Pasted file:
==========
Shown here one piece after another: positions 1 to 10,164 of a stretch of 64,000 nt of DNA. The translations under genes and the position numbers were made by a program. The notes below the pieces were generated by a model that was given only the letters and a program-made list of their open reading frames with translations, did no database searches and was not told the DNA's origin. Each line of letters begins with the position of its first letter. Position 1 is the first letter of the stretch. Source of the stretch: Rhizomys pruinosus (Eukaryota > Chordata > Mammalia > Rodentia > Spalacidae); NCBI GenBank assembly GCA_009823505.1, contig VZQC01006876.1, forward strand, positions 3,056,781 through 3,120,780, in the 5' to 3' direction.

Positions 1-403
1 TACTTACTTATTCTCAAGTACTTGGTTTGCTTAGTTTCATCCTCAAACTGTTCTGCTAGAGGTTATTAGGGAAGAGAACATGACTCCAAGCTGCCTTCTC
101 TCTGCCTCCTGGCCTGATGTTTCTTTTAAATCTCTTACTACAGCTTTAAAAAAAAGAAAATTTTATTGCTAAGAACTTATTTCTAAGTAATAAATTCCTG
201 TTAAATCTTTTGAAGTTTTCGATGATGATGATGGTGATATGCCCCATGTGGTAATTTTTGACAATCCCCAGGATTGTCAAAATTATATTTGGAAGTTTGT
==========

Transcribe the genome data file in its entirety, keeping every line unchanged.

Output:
Shown here one piece after another: positions 1 to 10,164 of a stretch of 64,000 nt of DNA. The translations under genes and the position numbers were made by a program. The notes below the pieces were generated by a model that was given only the letters and a program-made list of their open reading frames with translations, did no database searches and was not told the DNA's origin. Each line of letters begins with the position of its first letter. Position 1 is the first letter of the stretch. Source of the stretch: Rhizomys pruinosus (Eukaryota > Chordata > Mammalia > Rodentia > Spalacidae); NCBI GenBank assembly GCA_009823505.1, contig VZQC01006876.1, forward strand, positions 3,056,781 through 3,120,780, in the 5' to 3' direction.

Positions 1-403
1 TACTTACTTATTCTCAAGTACTTGGTTTGCTTAGTTTCATCCTCAAACTGTTCTGCTAGAGGTTATTAGGGAAGAGAACATGACTCCAAGCTGCCTTCTC
101 TCTGCCTCCTGGCCTGATGTTTCTTTTAAATCTCTTACTACAGCTTTAAAAAAAAGAAAATTTTATTGCTAAGAACTTATTTCTAAGTAATAAATTCCTG
201 TTAAATCTTTTGAAGTTTTCGATGATGATGATGGTGATATGCCCCATGTGGTAATTTTTGACAATCCCCAGGATTGTCAAAATTATATTTGGAAGTTTGT